Tuesday, 9 June 2020

Friendships, boundaries and dealbreakers

Raffella and Elena (Lila and Lenu) from My Brilliant Friend . Photo: Eduardo Castaldo / Courtesy of HBO, Vogue

We all have an implicit friendship scale -  for our peace of mind, that is - even though we may not be fully aware of it.  Some friends are closer than others, inevitably so, but we do not reveal to our friends where we put them on that scale, out of politeness and to spare the hurt. No one likes being told 'Oh you are a friend, but on a scale of 1 to 10, you would be a 4'.  We just say 'we are friends'; the rest is implicit. I wonder, however, whether, in fact, we ought to be more explicit about this, to avoid misunderstandings.
Experience has taught me that excessive closeness and familiarity with anyone,  even family, breeds contempt, so I like some emotional distance when dealing with friends - and family too! -, no matter whether they live close by or at the other end of the globe. In any case, with modern technology, long-distance friendships are definitely possible, except that one has to remember time zones when communicating. During lockdown even friends living in the same city or village felt as physically distant as those who lived in another country, all communication was online.
The way we understand friendship evolves as we grow older, in other words, we think of friends in a newer way at different stages in our life.
Boundaries in all personal relationships are essential, with family, colleagues, neighbours, and, of course, friends. I used to be a passive-aggressive sort of person, I would tolerate transgressions and be furious inside until something happened which made me see red and then it was goodbye, but not in a nice way.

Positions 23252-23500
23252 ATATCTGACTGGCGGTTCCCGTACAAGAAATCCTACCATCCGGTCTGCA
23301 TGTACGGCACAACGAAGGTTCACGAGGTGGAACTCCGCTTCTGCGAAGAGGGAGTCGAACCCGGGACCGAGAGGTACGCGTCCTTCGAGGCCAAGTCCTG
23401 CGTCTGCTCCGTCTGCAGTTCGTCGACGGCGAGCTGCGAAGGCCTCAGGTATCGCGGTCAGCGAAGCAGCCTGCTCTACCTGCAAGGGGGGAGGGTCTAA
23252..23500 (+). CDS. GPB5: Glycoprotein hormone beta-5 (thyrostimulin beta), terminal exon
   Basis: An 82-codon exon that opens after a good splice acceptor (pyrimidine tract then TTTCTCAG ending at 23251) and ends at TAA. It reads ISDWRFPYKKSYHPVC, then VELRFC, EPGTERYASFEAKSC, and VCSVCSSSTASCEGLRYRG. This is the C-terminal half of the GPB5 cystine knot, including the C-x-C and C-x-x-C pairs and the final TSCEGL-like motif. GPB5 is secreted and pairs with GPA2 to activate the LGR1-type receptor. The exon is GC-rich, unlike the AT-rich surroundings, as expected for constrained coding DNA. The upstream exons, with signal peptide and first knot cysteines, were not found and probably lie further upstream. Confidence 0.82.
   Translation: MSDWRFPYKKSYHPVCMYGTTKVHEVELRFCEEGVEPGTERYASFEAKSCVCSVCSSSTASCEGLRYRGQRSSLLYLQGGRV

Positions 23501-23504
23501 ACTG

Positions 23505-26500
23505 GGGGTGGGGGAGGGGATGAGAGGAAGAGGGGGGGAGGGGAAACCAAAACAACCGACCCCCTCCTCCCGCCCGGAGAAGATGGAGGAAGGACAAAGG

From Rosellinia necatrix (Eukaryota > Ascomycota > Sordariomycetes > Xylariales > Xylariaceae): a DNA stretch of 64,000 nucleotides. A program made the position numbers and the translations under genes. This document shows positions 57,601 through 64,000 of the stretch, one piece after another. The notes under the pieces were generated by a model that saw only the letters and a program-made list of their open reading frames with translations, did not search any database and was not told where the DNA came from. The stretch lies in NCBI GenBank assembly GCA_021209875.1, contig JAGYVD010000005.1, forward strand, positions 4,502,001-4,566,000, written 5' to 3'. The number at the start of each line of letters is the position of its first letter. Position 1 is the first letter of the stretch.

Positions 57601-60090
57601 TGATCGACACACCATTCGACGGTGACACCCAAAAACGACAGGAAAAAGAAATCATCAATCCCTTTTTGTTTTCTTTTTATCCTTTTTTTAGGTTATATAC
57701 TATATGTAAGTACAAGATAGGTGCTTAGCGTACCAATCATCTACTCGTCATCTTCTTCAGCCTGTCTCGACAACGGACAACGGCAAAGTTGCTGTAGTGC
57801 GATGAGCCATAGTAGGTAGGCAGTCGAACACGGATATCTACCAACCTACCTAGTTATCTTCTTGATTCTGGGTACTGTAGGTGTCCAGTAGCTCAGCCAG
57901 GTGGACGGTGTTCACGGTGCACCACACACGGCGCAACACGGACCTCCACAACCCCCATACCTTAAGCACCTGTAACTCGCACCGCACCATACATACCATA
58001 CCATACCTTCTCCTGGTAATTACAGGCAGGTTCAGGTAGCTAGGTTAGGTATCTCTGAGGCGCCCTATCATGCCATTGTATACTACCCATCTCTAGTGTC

It happens less often these days, I try to be more careful, but there are still people who bulldoze themselves into one's life, with the expectation that everything they say or do should be of interest to you because you are "a friend and sharing is what friends do".  No. These 'friends' end up draining so much of my energy I have no choice but throw them out of my life.

Elena and Raffaella from "My brilliant friend" a novel about friendship by Elena Ferrante now a major TV drama series

Someone I know recently had a bad experience with a person whom I also happened to know, and whom they thought was a dear friend of theirs.  It was a messy story, which set me thinking.
It made me look long and hard at friendship, the need for boundaries and the ability to be clear about one's boundaries and somehow finding a way to articulate them. Those people who have been friends since kindergarten are also people who have clear boundaries and respect them, without feeling hurt by the existence of such boundaries. I firmly believe that boundaries actually strengthen a friendship.
Allow me to give you a few examples, drawn from my experience.
Like most of us, I have friends and also a large circle of acquaintances. I have 'friends' on social media but I regard them precisely that, social media friends - likes on their feed, the occasional birthday wish, some witty comment, the occasional share. That's all that is expected from me and I expect from them.